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Sunday, Jul 14, 2024

A HK$5 billion reason to be wary of Hong Kong’s ‘result-oriented’ government

A HK$5 billion reason to be wary of Hong Kong’s ‘result-oriented’ government

A tunnel that could have been built for HK$88 million has become a HK$5 billion project that will again mar public enjoyment of the Central waterfront. Yet, under the current administration, the project is hardly coming under the public scrutiny it deserves.
In case you missed it, a large part of Hong Kong’s Central waterfront is going to be closed off for most of the next decade as MTR Corporation builds a 460m overrun tunnel for the Airport Express.

I don’t know what upsets me most: the fact that we are going to lose access to some of Hong Kong’s most iconic leisure space again, having only recently recovered it after two decades of reclamation turmoil; that a project originally intended to cost HK$88 million is now set to cost around HK$5 billion (US$640 million); or that almost no one has made a murmur about such an outrageous loss of planning control.

It’s bad enough that we are soon set for several years of disruption nearby as work begins on developer Henderson Land’s Site 3, described by project architect Lead8 as “one of the most important and strategic additions to the city’s Central Business District … an iconic landmark and a social destination dedicated to public enjoyment along the harbourfront promenade”.

Bad too that the Kennedy Town community is set to lose a heavily used waterfront promenade to tunnel works intended to link Hong Kong Island to East Lantau via artificial islands – the so-called Lantau Tomorrow Vision. I am reminded of the grim old joke that Hong Kong would be a terrific place to live if and when they ever finish building it.

But this comparatively modest Airport Express project really seems to take the biscuit. If this thoughtlessness is what John Lee Ka-chiu’s “result-oriented” government is all about, then we need a fresh discussion about what kind of “results” we are talking about.

I suspect that if word of the overrun tunnel project had not leaked from the Harbourfront Commission’s Task Force on Harbour Development when it met late in April, none of us would today be any the wiser about the ramifications of this piece of infrastructural disruption.

The paper was apparently tabled not because our government planners were seeking any approval or discussion on the overrun tunnel itself, but because opinions were being sought on an above-ground “ventilation building” needed to get fresh air to the tunnel.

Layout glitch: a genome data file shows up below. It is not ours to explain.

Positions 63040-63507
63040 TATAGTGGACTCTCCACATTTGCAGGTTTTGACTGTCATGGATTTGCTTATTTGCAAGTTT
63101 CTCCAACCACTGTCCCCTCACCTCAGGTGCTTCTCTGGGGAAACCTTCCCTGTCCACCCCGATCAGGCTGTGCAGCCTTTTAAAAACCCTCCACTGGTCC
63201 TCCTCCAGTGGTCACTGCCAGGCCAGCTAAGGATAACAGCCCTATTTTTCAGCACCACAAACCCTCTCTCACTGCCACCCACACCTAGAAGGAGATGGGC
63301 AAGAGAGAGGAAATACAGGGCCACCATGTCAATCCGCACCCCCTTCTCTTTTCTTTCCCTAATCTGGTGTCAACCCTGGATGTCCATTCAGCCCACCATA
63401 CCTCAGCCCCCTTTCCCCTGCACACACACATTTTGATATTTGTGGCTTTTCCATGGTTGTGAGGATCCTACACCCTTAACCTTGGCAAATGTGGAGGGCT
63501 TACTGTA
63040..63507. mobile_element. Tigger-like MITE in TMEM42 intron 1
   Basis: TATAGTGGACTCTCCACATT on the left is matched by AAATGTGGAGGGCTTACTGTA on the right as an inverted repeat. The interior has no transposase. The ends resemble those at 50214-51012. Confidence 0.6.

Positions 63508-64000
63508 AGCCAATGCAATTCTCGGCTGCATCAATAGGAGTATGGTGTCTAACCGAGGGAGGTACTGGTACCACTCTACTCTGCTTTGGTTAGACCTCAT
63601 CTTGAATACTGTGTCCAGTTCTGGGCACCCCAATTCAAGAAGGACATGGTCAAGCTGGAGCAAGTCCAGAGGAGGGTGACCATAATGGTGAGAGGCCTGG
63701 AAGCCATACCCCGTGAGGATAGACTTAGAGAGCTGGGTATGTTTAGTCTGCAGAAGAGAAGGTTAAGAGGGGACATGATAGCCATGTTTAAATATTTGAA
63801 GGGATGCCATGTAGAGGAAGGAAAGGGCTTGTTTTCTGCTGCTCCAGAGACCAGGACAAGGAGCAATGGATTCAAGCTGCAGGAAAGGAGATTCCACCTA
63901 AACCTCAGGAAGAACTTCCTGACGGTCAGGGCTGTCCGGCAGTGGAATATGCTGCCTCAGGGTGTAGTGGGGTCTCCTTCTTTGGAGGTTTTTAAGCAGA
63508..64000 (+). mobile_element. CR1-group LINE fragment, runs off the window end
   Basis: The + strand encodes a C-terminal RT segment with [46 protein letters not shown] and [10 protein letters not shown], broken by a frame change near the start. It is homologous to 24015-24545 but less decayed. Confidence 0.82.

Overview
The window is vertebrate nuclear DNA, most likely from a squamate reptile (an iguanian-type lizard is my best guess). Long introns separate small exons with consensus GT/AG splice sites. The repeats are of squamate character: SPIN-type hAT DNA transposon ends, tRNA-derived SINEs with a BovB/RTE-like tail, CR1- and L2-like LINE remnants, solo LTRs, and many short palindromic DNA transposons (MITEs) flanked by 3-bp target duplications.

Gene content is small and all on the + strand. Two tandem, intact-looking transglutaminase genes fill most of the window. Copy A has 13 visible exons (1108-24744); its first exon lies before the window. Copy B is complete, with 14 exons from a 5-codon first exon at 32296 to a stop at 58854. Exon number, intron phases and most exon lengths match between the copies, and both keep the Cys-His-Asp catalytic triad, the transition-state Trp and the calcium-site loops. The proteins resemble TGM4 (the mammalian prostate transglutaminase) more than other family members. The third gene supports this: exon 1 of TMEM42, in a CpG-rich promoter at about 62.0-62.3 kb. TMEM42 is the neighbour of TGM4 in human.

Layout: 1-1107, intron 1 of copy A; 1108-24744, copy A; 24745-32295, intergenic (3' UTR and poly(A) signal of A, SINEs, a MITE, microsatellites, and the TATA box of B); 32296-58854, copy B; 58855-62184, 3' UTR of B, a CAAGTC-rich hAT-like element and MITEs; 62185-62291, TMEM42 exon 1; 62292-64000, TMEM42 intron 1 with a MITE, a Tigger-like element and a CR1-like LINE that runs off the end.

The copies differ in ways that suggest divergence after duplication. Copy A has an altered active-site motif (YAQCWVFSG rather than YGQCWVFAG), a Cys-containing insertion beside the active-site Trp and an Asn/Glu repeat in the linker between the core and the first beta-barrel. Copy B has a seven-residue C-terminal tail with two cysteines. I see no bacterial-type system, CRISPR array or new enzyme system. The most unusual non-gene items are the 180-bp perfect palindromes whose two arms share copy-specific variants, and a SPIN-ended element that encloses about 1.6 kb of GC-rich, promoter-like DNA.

The paper said certain areas were required as “temporary works sites” for the tunnel and ventilation building, for “temporary traffic management material and plant storage”, and as a “temporary works area for utility diversion”.

All this “temporary” activity will tentatively start in 2025 and end in 2032. How seven years can be described as “temporary” surely requires a mind-bending redefinition of what the word means. This is quite unlike a temporary bus stop, a temporary loss of electricity or a temporary delay in the start of a pop concert.

One also wonders why a 460m stretch of railway tunnel will take almost as long to complete as the high-speed rail (on which work started in 2010 and which went into operation in 2018) and as the Hong Kong-Zhuhai-Macau Bridge (which also opened in 2018, after nine years of construction), and twice as long to complete as the nearby Convention and Exhibition Centre.

As if these thoughts are not troubling enough, the biggest outrage is that this overrun tunnel could – and should – have been built while the Airport Express and Hong Kong International Airport were being built, or during the Central waterfront reclamation – and that government officials were well aware of this.

A Legco paper tabled in the Executive Council in January 2003 priced the overrun tunnel at HK$88 million, and said it was “highly desirable”. If it was not built, the paper warned that “there will be cost, engineering, traffic and environmental implications”, which “will make it much more difficult, costly and disruptive to construct the future [North Hong Kong Island Line]”.

Why then wasn’t it done? The answer, it seems, is because the government and MTRC couldn’t agree who should pay for it.

In the context of projects costing multiple billions (Central reclamation phase III cost about HK$3.5 billion and the Central-Wan Chai Bypass around HK$36 billion), quite why MTRC and the government could not reach agreement on HK$88 million is a puzzle to me – in particular when you recall that the government has a 75 per cent controlling stake in the company, which means the government (or the taxpayer) was on the hook for most of the cost either way.

So instead of getting the overrun tunnel imperceptibly built in 2003 as part of other massive projects, we have arrived two decades later with a chunk of the Central waterfront having to be turned back into a massive construction site and shut off from the public for the better part of another decade – at a cost now inflated to HK$5 billion.

Even then, restful access to the Central waterfront may not be assured. No decisions have yet been made about whether or when the North Island Line should be built, so the waterfront might be opened up yet again after 2032.

Quite how this mess could have arisen – and with so little public scrutiny or comment – provides a cautionary insight into the recent decline in robust public debate in Hong Kong. If this is the only way the Lee administration can deliver “result-oriented” governance, I am not sure we should be celebrating.

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